When crowdfunding goes wrong: how platforms handle fundraiser disputes: Candice So at IT World: CATA CEO Speaks Out
August 6, 2013

When Tara Reed first began her crowdfunding campaign on Indiegogo, she had high hopes that it would help her achieve her dream – to self-publish her book.

In March, the Toronto-area writer launched a campaign on Indiegogo to try to get backers to support her project. Armed with perks, videos, and regular updates, her campaign goal originally started at $70,000, though it was later lowered to $40,000. Her campaign ultimately only netted her about $9,000.

In a phone interview, Reed said Indiegogo treated her unfairly, adding her campaign would have had better results if the platform had been more transparent with her and had responded to her concerns. She now questions whether she would have been better off canvassing her friends and family for funding, rather than going through a crowdfunding platform...

The legal disclaimer on the site isn’t surprising, says John Reid, CEO of the Canadian Advanced Technology Alliance (CATA) and a member of Invest Crowdfund Canada, a group pushing to legalize equity-based crowdfunding for startups.

Still, if crowdfunding sites want to protect their reputation and generate goodwill towards their brand, it’s key to preserve a good relationship with their campaigners, despite what their legal disclaimers might say, Reid points out.

“If you look at crowdfunding, which is a relatively new concept, you’re obviously dealing with people with different expectations,” he says. “So it’s very important for these platforms to be very upfront and have very understandable terms and conditions … People want to just understand what the rules of the game are.”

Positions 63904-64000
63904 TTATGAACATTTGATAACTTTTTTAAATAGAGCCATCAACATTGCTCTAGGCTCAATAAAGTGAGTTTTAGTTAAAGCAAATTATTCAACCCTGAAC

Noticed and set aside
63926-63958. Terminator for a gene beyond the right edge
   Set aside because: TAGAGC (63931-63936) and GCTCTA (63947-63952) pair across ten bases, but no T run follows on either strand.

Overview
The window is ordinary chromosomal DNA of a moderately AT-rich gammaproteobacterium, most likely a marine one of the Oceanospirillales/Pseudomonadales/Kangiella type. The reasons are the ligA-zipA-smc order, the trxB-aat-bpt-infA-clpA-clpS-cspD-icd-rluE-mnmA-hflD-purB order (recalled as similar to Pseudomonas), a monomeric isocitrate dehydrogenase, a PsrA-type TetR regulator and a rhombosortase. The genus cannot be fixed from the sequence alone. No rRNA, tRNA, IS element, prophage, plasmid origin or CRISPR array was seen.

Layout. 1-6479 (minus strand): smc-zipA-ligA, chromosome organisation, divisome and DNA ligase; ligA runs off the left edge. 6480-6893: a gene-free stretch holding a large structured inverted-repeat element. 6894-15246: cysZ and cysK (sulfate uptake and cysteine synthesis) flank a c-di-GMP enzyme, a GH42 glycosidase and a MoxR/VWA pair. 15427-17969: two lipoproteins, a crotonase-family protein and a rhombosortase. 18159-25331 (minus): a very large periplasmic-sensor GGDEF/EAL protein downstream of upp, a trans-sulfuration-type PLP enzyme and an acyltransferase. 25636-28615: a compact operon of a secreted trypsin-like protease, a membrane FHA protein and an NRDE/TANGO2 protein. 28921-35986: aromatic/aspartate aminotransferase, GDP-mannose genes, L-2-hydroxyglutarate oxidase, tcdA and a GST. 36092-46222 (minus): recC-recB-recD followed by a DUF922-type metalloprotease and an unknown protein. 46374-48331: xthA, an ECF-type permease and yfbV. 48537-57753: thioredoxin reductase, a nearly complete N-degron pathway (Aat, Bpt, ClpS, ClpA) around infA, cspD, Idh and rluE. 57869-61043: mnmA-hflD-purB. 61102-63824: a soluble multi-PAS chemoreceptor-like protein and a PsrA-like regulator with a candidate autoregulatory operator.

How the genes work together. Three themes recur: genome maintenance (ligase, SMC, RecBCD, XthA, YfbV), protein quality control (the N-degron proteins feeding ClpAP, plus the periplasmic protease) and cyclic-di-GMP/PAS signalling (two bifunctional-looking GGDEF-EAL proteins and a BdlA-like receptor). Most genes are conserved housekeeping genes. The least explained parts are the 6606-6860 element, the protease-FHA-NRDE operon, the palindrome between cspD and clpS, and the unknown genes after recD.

With social media becoming such a big part of branding and marketing, it’s easy for any disillusioned individual to tell people about a bad experience with any company, including a crowdfunding platform, he says. And as crowdfunding becomes ever more popular, this is only going to become a bigger issue – especially if equity-based crowdfunding is thrown into the mix, he adds.

But on the flip side, Reid has a piece of advice for campaigners, or even startups looking to promote their minimum viable product through crowdfunding. He points out it’s easy to destroy a business relationship through one hotheaded moment – and the relationship between a campaigner and a crowdfunding platform is a business relationship like any other.

“Some people have quick boil-over points, so when you’re under a lot of pressure, you’re trying to pay your employees, you’re trying to build your customer base, sometimes it’s very easy to lose perspective on what you’re doing,” he says.

For Reed, the author who had been dissatisfied with how Indiegogo handled her case, her breaking point came when the platform refused to keep her in the loop.

“I absolutely said to them, if you don’t tell me what’s happening, then yes, I have to write about this,” she says, adding she wrote a series of blog posts outlining her experiences with running her crowdfunding campaign.

Indiegogo declined an interview for this story. However, it released this statement via a public relations firm:

“We built Indiegogo into the world’s largest crowdfunding platform, one customer at a time, so we take very seriously the decision to terminate any relationship with a customer, which we had no choice but to do in this case.” (Its terms of use are available here).

And after a series of email exchanges between Reed and customer service agents, Indiegogo eventually decided to ban Reed from running any more campaigns on its site.

Avoiding a bridge-burning might be a strategy for startups to consider if they start their own crowdfunding campaigns, CATA’s Reid says.

“Understand that when you do get in a situation where there is a dispute, you don’t want to immediately go into quantum escalation,” he says. “Always try to resolve at the lowest possible denominator, understanding the cost of losing goodwill."

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